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Flatheaded Hardwood Borer (Dicera spp.)

Detailing the physical features, habits, territorial reach and other identifying qualities of the Flatheaded Hardwood Borer

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Image Credit: Trever F. from Dubois, PA
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Image Credit: Trever F. from Dubois, PA
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The metallic sheen on Flatheaded Hardwood Borer Beetles encourages a closer look of this squat forest-dweller.

Updated: 03/23/2021; Authored By Staff Writer; Content ©www.InsectIdentification.org
Flatheaded Hardwood Borers are everything their name suggests. The head has a low profile with the eyes on each side. The beetle's larvae feed on the inside of hardwood tree trunks, leaving behind tunnels etched in the outer cambium, just under the bark. These small worm-like larvae dig into the wood, leaving behind a pile of frass (feces) on the outside of the trunk that looks a lot like sawdust. Most species of this genus are not significant threats or pests to the tree populations they inhabit.

Adults are dark with a metallic sheen all over. Some species have green patches, others are highly speckled. All members of Dicera have a tapered abdomen that comes to a tip. The elytra (wing coverings) do not fully connect at the tip, so the insect may appear to have two short 'tails'. Look for them in deciduous, evergreen and mixed hardwood forests.

General Characteristics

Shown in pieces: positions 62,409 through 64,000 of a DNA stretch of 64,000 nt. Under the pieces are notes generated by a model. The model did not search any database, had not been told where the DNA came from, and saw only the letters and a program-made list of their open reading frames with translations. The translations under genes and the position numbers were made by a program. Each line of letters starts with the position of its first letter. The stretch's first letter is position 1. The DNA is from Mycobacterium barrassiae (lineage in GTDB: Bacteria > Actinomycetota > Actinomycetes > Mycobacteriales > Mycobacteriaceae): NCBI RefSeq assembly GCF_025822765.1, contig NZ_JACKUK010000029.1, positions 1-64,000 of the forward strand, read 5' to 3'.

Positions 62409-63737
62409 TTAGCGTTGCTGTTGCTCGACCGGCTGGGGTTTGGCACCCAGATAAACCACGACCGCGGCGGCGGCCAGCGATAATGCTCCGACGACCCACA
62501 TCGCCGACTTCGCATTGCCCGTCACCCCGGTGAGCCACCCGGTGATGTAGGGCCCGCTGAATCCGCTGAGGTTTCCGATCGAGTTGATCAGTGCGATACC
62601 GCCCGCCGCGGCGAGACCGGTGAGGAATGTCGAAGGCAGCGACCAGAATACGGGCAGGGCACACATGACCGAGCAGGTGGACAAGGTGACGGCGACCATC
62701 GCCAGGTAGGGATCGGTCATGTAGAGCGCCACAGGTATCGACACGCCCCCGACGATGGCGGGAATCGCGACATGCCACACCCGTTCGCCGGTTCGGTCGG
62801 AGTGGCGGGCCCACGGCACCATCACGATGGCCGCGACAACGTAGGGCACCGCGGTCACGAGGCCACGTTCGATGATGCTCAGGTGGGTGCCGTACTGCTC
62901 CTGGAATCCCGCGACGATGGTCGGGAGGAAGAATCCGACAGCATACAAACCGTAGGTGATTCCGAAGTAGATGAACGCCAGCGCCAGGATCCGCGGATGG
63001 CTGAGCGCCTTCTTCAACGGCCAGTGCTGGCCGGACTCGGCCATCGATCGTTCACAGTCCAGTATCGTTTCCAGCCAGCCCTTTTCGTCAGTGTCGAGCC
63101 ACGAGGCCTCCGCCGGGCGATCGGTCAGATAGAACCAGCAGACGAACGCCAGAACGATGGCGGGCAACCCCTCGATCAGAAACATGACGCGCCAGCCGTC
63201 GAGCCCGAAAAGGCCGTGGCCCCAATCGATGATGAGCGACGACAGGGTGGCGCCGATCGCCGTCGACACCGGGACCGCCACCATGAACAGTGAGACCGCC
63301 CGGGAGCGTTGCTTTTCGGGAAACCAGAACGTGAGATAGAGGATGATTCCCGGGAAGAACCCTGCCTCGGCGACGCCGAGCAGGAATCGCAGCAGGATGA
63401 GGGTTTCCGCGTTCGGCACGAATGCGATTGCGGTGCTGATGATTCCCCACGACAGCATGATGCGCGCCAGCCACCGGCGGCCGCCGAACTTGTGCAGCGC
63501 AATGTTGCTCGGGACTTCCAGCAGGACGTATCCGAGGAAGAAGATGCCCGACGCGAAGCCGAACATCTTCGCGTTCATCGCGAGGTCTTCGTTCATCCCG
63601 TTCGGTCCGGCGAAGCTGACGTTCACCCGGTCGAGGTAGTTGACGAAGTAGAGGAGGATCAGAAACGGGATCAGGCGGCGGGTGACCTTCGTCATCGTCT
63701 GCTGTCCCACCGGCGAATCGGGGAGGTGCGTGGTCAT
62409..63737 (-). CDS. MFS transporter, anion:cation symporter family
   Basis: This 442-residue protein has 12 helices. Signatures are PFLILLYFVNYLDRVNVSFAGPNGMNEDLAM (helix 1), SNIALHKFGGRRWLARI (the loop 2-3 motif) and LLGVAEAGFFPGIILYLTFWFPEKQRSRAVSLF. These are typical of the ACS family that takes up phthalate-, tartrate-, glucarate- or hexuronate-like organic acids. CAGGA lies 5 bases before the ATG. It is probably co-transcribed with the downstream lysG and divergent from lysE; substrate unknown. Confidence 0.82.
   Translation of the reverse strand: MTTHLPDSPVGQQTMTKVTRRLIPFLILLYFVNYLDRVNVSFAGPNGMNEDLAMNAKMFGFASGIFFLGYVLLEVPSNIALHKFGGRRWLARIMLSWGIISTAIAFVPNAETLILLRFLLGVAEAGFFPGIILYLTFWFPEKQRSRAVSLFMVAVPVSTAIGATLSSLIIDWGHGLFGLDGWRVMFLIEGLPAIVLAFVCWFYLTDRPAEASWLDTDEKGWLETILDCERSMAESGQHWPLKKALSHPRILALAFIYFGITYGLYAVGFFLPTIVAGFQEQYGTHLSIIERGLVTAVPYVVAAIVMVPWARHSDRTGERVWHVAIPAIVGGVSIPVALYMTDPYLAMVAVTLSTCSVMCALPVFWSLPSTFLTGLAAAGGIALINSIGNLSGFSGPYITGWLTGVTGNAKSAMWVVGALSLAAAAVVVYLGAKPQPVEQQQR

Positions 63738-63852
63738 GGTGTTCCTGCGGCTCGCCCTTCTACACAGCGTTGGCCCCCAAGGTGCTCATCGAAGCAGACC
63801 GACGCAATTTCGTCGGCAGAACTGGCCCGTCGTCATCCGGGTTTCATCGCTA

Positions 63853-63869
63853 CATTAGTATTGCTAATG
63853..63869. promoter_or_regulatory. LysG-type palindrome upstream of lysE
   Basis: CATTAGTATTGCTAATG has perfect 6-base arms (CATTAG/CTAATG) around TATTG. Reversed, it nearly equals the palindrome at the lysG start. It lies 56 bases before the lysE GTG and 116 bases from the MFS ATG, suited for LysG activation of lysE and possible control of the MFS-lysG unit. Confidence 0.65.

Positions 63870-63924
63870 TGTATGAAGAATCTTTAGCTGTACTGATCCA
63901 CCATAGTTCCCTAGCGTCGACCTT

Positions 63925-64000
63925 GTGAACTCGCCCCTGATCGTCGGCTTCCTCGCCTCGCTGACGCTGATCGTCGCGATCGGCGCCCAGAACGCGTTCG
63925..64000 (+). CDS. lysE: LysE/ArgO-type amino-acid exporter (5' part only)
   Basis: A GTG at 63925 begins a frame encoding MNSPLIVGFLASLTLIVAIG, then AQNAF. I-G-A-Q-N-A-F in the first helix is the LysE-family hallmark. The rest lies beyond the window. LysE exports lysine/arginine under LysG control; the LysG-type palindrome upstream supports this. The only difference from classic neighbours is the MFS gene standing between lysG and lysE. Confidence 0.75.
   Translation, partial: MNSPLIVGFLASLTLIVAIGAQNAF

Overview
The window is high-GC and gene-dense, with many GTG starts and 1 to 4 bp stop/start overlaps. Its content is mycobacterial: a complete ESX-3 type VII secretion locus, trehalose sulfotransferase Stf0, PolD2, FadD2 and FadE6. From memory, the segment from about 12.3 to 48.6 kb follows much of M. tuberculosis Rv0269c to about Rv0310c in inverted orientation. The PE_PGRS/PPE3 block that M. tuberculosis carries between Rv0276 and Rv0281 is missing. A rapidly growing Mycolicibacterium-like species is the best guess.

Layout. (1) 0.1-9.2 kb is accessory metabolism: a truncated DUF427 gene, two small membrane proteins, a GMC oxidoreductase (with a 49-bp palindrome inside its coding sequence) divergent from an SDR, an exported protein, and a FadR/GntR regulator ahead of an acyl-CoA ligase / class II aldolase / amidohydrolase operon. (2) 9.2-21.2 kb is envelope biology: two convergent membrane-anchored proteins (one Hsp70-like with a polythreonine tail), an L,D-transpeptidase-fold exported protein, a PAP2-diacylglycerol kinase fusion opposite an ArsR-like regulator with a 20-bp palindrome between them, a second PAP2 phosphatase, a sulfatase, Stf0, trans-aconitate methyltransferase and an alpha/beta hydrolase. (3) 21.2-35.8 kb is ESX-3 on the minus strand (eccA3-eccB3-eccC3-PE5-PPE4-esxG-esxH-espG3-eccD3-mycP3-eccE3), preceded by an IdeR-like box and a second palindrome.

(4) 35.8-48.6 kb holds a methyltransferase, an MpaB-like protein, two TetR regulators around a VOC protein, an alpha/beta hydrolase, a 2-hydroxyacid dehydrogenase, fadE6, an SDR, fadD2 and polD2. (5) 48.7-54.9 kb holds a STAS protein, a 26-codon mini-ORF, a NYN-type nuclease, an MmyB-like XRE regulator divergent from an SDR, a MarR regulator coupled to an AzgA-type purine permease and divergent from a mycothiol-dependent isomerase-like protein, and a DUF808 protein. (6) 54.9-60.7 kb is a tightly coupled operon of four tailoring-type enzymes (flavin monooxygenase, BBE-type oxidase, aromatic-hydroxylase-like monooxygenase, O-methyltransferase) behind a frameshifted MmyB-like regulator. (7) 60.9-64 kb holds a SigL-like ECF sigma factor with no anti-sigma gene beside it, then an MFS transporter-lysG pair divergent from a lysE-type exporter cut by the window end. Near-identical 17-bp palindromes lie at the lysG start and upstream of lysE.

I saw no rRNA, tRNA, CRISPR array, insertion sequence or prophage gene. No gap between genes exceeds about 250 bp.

Capability, Shape, Texture/Pattern, Benefits, Dangers
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Taxonomic Hierarchy
Species Breakdown
Kingdom: Animalia
  Phylum: Arthropoda
    Class: Insecta
      Order: Coleoptera
        Family: Buprestidae
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          Genus: Dicera
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            Species: spp.
Identifying Information
Size, Colors, Features
Scientific Name: Dicera spp.
Category: Beetle
Size (Adult; Length): 9mm to 26mm (0.35" to 1.02")
Colorwheel Graphic Colors: gold, brown, green
Descriptors: metallic, bronze, copper, gold, shiny, luster, speckled, flattened, smashed head, flying, tree pest

Relative Size Comparison
Typical Size Between 9mm (0.4in) and 26mm (1.0in)
Lo: 9mm
Md: 17.5mm
Hi: 26mm
Territorial Map*
U.S., Canada, and Mexico
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Prince Edward Is.  
* MAP NOTES: The territorial heat map above showcases (in red) the states and territories of North America where the Flatheaded Hardwood Borer may be found (but is not limited to). This sort of data is useful when attempting to see concentrations of particular species across the continent as well as revealing possible migratory patterns over a species' given lifespan. Some insects are naturally confined by environment, weather, mating habits, food resources and the like while others see widespread expansion across most, or all, of North America. States/Territories shown above are a general indicator of areas inhabited by the Flatheaded Hardwood Borer. Insects generally go where they please, typically driven by diet, environmental changes, and / or mating habits.


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